Warpwire is a Duke-supported service that provides simple, secure media publishing. Use it to upload video files, record video and audio, and share with others.
We recommend using Warpwire to record and manage informational videos related to the graduate medical training programs in the Department of Medicine.
Find instructions below, as well as a sample collection of videos (in Warpwire called a library).
The Communications team will assist you and is available to answer any questions. Contact Anton Zuiker or Elizabeth McCamic.
How to record with Warpwire
To begin, sign in with your Duke NetID at https://launch.warpwire.duke.edu/
- Once you are signed in, go to https://warpwire.duke.edu/w/b7sDAA/
- In the top right, click on the + icon and select Capture (Beta). Select Camera Capture if the Beta feature is not available on your phone.
- A video recording window will pop up on your computer, or open on your mobile device.
- Select appropriate video and microphone settings under the Video 1 and Microphone menus - Warpwire will test your settings so you can see that video and sound are working.
- Get close enough to your computer or phone's camera so your face fills at least 50% of the vertical space. This will make you the focus of the video, and get you closer to the microphone for better audio. (If you have a USB microphone that's better quality, use it.) Try to look into the camera when you record (on top of your laptop's screen or top of your phone).
- When you are ready to record, click the blue Start Recording button.
- If you need to pause while you are recording, click the Pause button.
- Click the red Stop Recording button when you are finished.
- Warpwire will process your video and it will be saved to the Testing Library.
- Click on the icon with the three dots (…) to pull up the video's Settings and give your video a title and a description, and select a thumbnail image (this may take several minutes for thumbnail options to be generated). You can also delete the video and start over if you are not happy with it.
- If you wish, record another video for the project.
- Or, navigate to or create another media library that you control, and use it for your own video projects and sharing.
Thank you for participating!
Tips for recording on a smart phone
Photographer Ted Richardson suggests these tips for filming on a mobile device:
- Film horizontally
- Do your best to record your videos in a well-lit area. Doing this will prevent your videos from looking grainy. Avoid having a window or light source behind your subject. Instead, have the light source more to the side of you or behind you.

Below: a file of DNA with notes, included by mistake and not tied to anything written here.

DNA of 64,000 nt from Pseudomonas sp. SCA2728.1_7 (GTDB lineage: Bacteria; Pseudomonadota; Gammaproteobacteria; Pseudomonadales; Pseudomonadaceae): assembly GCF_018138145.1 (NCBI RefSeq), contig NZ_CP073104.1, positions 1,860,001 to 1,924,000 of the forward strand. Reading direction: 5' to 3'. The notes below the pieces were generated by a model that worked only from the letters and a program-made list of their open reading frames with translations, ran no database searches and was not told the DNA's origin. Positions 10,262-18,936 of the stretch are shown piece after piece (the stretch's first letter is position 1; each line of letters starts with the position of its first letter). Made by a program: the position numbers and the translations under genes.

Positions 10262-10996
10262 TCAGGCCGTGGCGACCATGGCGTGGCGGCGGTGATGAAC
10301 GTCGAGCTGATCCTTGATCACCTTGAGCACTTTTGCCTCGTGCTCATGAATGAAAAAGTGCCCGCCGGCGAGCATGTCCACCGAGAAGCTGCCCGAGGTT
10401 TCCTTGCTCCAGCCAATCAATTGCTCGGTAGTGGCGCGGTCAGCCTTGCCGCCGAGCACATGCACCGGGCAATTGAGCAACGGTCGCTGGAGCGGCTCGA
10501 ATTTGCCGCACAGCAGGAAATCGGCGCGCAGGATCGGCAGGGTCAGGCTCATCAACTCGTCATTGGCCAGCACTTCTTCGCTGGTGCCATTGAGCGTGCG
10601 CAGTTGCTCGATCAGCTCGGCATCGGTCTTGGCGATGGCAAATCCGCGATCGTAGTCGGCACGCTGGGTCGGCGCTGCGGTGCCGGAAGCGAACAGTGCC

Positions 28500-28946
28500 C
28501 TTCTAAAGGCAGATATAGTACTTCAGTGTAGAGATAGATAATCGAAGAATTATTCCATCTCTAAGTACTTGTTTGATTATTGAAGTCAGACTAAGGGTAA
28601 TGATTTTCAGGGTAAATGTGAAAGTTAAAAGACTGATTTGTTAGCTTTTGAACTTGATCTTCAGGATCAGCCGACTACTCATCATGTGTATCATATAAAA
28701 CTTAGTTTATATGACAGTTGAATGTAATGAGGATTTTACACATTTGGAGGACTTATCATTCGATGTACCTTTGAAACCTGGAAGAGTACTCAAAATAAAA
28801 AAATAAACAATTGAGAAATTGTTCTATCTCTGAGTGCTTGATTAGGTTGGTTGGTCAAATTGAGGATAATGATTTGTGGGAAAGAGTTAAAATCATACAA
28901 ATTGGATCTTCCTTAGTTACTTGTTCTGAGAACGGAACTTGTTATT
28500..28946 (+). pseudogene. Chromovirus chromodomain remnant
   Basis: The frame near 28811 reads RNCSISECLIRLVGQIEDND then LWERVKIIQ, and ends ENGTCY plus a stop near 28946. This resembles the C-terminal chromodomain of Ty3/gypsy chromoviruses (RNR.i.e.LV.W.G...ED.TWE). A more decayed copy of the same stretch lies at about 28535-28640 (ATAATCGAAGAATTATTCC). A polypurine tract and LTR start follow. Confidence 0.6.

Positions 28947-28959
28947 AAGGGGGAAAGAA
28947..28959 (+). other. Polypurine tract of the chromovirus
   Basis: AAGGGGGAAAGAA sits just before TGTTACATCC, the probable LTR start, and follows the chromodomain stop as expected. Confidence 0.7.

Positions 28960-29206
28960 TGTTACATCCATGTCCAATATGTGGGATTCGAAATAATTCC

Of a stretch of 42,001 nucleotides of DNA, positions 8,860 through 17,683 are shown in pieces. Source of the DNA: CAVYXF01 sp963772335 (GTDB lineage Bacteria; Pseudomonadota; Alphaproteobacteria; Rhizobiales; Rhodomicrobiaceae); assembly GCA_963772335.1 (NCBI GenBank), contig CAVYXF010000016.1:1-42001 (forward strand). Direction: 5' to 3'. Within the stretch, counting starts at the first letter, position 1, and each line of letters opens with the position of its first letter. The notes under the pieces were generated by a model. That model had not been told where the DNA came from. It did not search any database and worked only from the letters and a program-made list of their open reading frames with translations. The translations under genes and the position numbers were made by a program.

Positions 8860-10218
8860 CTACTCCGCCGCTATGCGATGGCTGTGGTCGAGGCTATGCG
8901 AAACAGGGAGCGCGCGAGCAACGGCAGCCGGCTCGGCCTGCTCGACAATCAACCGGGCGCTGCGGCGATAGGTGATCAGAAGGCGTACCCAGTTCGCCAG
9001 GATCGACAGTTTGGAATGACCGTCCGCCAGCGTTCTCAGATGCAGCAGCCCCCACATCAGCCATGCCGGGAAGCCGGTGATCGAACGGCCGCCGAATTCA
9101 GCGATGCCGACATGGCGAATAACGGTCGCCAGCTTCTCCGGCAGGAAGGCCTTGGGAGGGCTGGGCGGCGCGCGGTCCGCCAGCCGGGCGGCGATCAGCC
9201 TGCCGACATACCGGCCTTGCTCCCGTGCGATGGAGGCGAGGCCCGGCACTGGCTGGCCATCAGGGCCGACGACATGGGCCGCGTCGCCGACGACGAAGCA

- Always have two hands on the phone. If you’re in low-lite, or conducting a lengthy interview, stabilize your phone by putting it on a flat surface or tripod.
- Invest in a tripod. The Joby GorillaPod 1K Kit, $35, keeps your phone steady when shooting in low light.
- We recommend filming at 1080HD @ 30fps (or 29.97fps). Go to the Settings app and then tap on Camera. From there you can change resolution and frame rate as well as recording formats.
- Make sure your camera lens is clean and unobstructed.
- To set focus and exposure, tap on your phone’s LCD (on the point you want to focus on), which will lock focus on Google Android devices, or holding your finger in place, which locks focus on the Apple iPhone. Most phones let you also lock or manually adjust the exposure, too.
- To fine-tune your exposure, tap the display where you want to focus. A yellow focus/exposure square will appear. Use your fingers to slide the brightness icon up or down until your subject looks properly-lit.
- If you’re going to film yourself, get a selfie-stick. Otherwise, observe the action from the most interesting point-of-view. Keep up, and keep quiet while following the action as best you can while holding the camera as steady as you can. Keep recording “as-is” through changing lighting or bumps in the road. (Adjusting exposure and camera position on-the-fly is often more difficult to edit around than the problems happening in front of the camera).
- Avoid zooming in digitally. Instead, “zoom with your feet."
- Videos are only as good as the audio. The onboard mics on the iPhone are decent for recording. You want your subject close to the built-in microphone, but far enough away to have the framing look good.
- Or you can invest in an external microphone. The Shure MV5, $99, is a great microphone for use with a smartphone. Or the SmartLav+ from Rode or the MightyMic S iPhone Shotgun Video Microphone.
- Try not to make noises during audio record (keep rings and jewelry from tapping phone). Use a tripod for interviews. Avoid rooms with loud machines or HVAC noise, or people coming in and out. When interviewing , don’t interrupt the speaker’s replies.
- Keep an eye on how much storage you have on your phone while shooting so you don't run out.
- Putting your camera on Airplane mode prevents unwanted distractions and interruptions and also help with battery life.
- Have fun. Don’t let “perfect” be the enemy of “good”…. and don’t let “good” be the enemy of “usable.”
The Testing Library
This is an example of a Warpwire library embedded into a web page.
The videos you see will depend on whether each is viewable by Duke NetID, by the public, or by specific individuals within Duke.